According to Forrester research, three in four US online adults now use social tools to connect with each other compared with just 56% in 2007. According to a recent blog article by Buzzient, a vendor of social media monitoring and analytics, over 60% of retailers have implemented some sort of social media presence (Facebook, Twitter, MySpace). Per the blog, the real challenge is how to analyze the results and incorporate them in the online (or bricks and mortar) retail storefront.
I’ll throw out one more challenge – when and how should you respond, as opposed to just monitoring what’s going on? Especially since there are so many "sub-channels" within social networking?
A terrific book was recommended to me while I was researching social media and its effect on the travel industry. It’s Groundswell: Winning in a World Transformed by Social Technologies, by Charlene Li and Josh Bernoff. In the book, they cite a dialog Dell had with some customers who were upset over a problem with a notebook computer. The book quotes a comment to a blog posting by Dell about the incident. “We posted on this . . . a while back and wondered when you folks were going to join the conversation.”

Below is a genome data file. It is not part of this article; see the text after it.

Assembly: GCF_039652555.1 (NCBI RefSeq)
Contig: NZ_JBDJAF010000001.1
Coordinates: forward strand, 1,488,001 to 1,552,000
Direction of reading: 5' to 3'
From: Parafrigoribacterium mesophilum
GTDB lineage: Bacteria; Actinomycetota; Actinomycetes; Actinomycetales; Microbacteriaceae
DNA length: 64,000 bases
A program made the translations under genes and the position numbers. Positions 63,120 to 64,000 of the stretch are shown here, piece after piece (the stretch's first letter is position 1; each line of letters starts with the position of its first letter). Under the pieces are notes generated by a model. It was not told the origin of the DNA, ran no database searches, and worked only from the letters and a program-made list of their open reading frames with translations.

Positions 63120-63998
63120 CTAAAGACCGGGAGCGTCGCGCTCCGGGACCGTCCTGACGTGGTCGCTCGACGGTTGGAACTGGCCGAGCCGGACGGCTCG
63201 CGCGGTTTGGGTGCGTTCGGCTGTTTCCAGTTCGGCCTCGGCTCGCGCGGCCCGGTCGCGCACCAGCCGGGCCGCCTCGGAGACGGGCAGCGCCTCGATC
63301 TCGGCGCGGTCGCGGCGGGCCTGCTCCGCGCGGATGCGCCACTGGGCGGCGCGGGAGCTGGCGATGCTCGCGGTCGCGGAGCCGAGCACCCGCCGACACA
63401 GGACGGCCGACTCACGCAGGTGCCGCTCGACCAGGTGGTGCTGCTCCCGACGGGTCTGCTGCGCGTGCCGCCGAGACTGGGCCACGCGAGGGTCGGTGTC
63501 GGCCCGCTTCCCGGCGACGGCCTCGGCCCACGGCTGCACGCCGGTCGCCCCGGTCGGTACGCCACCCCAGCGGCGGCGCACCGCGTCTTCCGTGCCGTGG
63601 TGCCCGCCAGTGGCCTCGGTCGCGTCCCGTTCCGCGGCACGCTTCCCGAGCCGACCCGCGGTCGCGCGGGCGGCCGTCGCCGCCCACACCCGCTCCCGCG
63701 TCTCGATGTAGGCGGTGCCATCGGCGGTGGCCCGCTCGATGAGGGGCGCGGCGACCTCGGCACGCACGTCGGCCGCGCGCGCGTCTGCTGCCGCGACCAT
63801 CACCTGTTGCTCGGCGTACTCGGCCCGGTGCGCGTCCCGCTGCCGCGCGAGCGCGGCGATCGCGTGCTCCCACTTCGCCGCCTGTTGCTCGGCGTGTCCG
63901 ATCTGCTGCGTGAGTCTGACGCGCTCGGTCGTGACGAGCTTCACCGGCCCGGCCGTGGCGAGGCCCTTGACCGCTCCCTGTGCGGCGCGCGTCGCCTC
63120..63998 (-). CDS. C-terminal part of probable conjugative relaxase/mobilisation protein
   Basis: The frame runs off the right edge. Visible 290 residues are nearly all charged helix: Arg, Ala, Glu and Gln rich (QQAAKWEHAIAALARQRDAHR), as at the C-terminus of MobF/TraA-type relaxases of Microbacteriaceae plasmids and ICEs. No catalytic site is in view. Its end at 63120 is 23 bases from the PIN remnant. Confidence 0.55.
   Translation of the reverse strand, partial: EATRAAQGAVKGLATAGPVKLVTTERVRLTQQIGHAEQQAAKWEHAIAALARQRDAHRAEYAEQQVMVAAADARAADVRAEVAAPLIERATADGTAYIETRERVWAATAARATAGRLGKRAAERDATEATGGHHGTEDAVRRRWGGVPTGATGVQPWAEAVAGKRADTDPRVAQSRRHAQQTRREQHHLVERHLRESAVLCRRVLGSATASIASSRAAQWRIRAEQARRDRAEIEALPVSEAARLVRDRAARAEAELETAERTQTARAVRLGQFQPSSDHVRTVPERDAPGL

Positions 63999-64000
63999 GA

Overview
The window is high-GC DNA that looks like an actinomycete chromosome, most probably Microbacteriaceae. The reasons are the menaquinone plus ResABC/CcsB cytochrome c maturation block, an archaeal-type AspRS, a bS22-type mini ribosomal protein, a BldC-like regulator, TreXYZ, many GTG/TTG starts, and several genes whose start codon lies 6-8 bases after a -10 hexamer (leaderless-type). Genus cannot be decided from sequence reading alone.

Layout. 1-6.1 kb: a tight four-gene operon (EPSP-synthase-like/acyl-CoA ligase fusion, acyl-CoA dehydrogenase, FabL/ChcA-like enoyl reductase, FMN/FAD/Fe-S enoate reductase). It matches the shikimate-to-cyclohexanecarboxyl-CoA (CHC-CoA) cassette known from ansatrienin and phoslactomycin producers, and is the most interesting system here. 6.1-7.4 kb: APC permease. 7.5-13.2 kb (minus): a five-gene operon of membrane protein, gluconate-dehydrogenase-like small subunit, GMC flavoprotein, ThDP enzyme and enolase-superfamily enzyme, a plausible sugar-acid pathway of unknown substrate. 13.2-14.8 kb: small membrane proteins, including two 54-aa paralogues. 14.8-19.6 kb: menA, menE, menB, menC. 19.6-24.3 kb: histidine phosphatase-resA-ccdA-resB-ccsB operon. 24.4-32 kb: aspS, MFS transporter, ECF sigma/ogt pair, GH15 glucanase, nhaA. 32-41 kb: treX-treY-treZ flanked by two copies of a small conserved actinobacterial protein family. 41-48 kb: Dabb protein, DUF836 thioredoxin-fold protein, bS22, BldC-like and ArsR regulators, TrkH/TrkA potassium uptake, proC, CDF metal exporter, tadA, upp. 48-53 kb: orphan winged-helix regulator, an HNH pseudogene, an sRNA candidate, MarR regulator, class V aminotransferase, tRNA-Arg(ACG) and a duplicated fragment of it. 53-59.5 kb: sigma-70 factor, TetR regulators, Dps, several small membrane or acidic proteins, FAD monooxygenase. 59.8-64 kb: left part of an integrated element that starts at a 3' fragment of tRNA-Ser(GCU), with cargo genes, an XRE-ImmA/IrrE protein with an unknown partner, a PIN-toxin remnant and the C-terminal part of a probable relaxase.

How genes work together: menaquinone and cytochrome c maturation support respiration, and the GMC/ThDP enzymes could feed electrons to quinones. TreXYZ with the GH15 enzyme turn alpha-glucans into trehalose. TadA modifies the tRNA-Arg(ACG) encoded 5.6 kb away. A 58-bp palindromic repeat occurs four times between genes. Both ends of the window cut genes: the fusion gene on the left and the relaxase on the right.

It’s clear that in this and many other instances, customers do want firms to engage with them when they have both negative and positive experiences and comment on them on social networks. We’re seeing a distinct increase in that type of activity. But when is it “creepy” and Big-Brotherlike, as opposed to being a concerned organization motivated to dialogue with its customers?
I don’t pretend to have the answers to this. I suspect the answers are evolving as rapidly as the social networks themselves. I’ll pose this question to our own social community. In your opinion, what are the rules of engagement these days? And will you respond via a comment to this blog, a tweet, or some other means that I should be monitoring?
Thanks for your thoughts,